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the price we're going to pay to prevent donald trump from doing this against other people, to me it's a small price to pay. so i am going to do whatever i can personally to try to prevent these abuses in the future. and if it means going to court, i will do that. >> after having his security clearance revoked last week as punishment for his critiques of the president, former cia director john brennan saying he's not afraid to take action, meaning the all-out war between trump and the intel community rages on. the president tweeting this morning, quote, i hope john brennan, the worst cia director in our country's history, brings a lawsuit. it will then be very easy to get all his records, texts, e-mails and documents to show not only the poor job he did, but how he was involved with the mueller rigged witch hunt. he won't sue. he then goes on to call brennan a political hack. never missing a chance to weigh in, rudy giuliani responded to brennan on fox news. >> what are you going to do now if john brennan sues you? >> we take his deposition right
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away. i'd love to have brennan under oath. i don't know, how many days, two, three days? we'll find out about brennan and we'll find out what a terrible job he did going back to being the head of mission at the towers was bombed and marines were killed. we can see what he said about benghazi. he claims to be a great lover of islam, islamic religion. he says the hajj was one of the most beautiful things he ever saw. how does all this square up? >> heilman, when did -- george w. bush after 9/11 was a trip to a mosque. when did loving islam something you use as a political weapon? >> other than the obviously demagoguic racist nasty mao maoing, i have no idea what he's talking about. >> nobody does. >> most of the things coming out of his mouth with respect to
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john brennan is pure gibberish. when you get to the islam piece it's obvious what he's doing there. it makes clear as if any further clarity is necessary, to be a t lawyer, but now he's engaged in just the purist kind of political hackery when he goes on television and says the things he says. you can make the point about his obvious lies earlier where any real lawyer would know the e-mails contain the profession of the fact that natalia veselnitskaya was coming on behalf of the russian government but rudey is now a tv hack. >> what is going on with maria bartiromo, though. if you are a fox news, news host and no matter what you think about trump, right, left, trump, anti-trump, why don't you push back against someone who is spewing islamophobia on your air. >> why doesn't she? >> is she not a real -- >> i don't know her.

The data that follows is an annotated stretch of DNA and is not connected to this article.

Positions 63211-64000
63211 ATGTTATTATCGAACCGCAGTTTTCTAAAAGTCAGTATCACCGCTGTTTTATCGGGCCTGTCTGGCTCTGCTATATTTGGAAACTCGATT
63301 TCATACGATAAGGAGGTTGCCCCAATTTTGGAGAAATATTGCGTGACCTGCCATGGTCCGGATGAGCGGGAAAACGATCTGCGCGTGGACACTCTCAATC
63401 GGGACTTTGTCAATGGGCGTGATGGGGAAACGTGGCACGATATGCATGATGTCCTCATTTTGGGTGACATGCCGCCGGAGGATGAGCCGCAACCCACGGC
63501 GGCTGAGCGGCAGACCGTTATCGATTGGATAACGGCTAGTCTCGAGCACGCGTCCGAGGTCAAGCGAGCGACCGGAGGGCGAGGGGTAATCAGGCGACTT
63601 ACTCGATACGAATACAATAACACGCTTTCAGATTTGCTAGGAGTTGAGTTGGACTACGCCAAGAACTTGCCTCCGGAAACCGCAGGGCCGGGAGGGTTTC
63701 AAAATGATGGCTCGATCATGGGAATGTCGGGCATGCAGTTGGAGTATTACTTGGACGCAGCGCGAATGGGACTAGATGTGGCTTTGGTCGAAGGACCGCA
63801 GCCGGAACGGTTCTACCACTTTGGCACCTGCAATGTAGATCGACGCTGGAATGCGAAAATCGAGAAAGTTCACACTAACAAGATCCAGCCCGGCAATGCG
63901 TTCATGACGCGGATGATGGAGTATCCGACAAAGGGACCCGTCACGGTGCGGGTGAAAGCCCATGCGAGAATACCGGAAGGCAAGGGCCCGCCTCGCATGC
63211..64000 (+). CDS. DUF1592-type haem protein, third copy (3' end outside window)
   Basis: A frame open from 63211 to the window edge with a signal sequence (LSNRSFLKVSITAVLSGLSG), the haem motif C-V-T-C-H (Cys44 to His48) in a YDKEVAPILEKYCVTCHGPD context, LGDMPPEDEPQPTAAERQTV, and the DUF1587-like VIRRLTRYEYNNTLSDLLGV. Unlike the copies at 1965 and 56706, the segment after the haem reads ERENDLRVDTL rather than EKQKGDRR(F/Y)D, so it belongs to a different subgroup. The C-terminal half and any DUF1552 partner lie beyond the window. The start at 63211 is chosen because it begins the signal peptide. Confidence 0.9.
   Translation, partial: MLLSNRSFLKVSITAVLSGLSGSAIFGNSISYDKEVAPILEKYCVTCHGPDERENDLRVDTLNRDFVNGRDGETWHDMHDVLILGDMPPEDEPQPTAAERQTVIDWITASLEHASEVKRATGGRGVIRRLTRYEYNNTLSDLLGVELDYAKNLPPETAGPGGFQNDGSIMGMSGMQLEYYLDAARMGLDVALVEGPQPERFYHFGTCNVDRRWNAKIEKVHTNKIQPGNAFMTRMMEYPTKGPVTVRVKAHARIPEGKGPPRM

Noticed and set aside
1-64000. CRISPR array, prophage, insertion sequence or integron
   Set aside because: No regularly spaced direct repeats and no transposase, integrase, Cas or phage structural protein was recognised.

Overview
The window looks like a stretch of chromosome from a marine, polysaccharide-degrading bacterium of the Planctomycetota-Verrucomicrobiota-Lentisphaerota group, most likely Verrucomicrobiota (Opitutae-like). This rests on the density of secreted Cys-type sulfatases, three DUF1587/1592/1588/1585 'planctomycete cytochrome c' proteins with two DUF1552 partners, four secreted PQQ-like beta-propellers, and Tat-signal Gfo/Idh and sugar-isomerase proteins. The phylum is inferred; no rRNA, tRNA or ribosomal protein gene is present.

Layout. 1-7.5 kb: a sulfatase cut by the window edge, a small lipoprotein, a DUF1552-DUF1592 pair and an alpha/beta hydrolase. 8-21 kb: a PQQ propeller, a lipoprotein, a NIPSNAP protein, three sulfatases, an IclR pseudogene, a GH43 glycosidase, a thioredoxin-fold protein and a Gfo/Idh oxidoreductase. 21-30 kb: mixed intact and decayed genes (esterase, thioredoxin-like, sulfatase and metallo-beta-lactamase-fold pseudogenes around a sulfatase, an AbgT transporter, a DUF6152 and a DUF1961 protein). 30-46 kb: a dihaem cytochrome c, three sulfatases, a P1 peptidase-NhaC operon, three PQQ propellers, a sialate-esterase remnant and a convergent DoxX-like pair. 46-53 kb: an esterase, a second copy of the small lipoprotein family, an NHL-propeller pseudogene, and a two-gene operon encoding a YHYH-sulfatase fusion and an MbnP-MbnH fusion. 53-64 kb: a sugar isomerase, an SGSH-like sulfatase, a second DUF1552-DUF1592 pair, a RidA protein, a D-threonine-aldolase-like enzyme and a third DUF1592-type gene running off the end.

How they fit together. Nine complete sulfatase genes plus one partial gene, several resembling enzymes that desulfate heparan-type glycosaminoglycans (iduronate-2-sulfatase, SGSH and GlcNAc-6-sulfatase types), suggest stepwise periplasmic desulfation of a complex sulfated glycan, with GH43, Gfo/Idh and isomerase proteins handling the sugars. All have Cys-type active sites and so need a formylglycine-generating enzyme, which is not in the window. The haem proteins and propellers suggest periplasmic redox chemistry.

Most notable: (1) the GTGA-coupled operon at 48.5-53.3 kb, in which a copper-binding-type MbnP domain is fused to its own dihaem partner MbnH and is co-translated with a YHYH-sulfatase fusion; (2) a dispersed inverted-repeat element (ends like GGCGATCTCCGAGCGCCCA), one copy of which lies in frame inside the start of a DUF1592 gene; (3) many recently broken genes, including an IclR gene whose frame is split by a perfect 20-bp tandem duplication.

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i have no idea why she's doing what she's doing. she seems over the course of her time from going from a business journalist to a very pro trump voice on television. increasingly over the last year and a half. i have no idea what's motivating that but it doesn't surprise me given her behavior other the last year or so that she did not push back. >> i would bet a lot of money that shep smith, dana perino, brett baier, would say what are you saying? >> rudy -- i agree that that required some pushback. i've noticed in a lot of interviews rudy just goes on and on into no man's land where no one understands what he's saying and he doesn't get a lot of pushback and that's really across the board. >> blinded by the stupidity? >> he just comes to vomit something out. and on the john brennan thing --
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i think it meant it doesn't bother him. he's long since in this process given up with his credibility. he's parted ways with the preservation of his reputation. as far as bren nnabrennan, theym to take the bait and elevate him as a foil to the base and they know mueller won't fight back and so he wants to be in a battle with brennan and make brennan the face of the russia probe. and so when he goes on tv and says i might take legal action, they love that. there is a bill out now from senator marc warner, there's going to be some moving in congress, couple that with all of the pushback from national security officials who are signing now a third wave of letters and signatures, i think that there is going to be a proper response and i think that means brennan won't sue. then you'll see donald trump respond in a few weeks saying, see, i backed him down. he wants a fight with bren nnab.